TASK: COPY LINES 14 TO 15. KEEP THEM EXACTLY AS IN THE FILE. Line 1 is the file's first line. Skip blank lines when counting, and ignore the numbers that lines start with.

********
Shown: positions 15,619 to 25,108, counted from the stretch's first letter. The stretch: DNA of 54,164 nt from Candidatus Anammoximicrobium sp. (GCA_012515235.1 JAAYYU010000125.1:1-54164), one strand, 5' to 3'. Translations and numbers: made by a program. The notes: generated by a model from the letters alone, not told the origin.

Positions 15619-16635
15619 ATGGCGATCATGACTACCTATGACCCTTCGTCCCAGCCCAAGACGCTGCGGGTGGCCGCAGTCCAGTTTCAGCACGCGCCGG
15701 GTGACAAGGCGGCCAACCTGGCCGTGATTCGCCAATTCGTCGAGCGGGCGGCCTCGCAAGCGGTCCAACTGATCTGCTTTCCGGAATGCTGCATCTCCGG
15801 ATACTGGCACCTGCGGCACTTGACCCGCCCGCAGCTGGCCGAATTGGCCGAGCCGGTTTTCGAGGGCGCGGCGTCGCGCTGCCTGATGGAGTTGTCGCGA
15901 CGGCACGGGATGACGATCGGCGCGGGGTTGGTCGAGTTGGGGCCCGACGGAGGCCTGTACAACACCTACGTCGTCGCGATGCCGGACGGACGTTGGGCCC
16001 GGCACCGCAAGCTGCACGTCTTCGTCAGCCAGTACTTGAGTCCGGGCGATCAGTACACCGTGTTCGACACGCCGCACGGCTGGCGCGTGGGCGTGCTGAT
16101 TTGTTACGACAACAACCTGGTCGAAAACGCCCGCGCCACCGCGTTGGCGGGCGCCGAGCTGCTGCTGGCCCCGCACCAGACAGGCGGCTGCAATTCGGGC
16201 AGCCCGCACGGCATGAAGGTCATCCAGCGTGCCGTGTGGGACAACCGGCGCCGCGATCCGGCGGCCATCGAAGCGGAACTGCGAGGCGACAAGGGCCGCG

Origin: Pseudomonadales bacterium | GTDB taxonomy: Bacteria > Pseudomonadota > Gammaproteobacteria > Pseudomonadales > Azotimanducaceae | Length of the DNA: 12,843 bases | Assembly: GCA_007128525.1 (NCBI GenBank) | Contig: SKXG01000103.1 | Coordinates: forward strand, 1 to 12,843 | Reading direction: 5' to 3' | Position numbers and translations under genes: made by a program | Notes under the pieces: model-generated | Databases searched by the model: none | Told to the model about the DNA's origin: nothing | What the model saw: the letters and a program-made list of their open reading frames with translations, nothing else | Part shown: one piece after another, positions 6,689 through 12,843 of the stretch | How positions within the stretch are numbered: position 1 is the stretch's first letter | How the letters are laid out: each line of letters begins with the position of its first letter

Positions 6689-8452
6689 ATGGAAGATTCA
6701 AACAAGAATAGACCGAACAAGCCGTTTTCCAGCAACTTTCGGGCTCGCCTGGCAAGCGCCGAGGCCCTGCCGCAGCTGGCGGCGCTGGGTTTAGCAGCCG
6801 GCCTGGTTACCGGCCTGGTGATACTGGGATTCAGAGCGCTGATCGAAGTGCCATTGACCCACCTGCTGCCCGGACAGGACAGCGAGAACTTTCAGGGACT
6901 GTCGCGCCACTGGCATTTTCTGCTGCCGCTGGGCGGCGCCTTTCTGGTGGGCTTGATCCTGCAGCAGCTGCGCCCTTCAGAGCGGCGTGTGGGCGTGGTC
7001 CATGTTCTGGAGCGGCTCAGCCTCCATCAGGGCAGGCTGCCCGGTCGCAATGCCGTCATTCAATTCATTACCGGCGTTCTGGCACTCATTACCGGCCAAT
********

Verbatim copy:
6801 GCCTGGTTACCGGCCTGGTGATACTGGGATTCAGAGCGCTGATCGAAGTGCCATTGACCCACCTGCTGCCCGGACAGGACAGCGAGAACTTTCAGGGACT
6901 GTCGCGCCACTGGCATTTTCTGCTGCCGCTGGGCGGCGCCTTTCTGGTGGGCTTGATCCTGCAGCAGCTGCGCCCTTCAGAGCGGCGTGTGGGCGTGGTC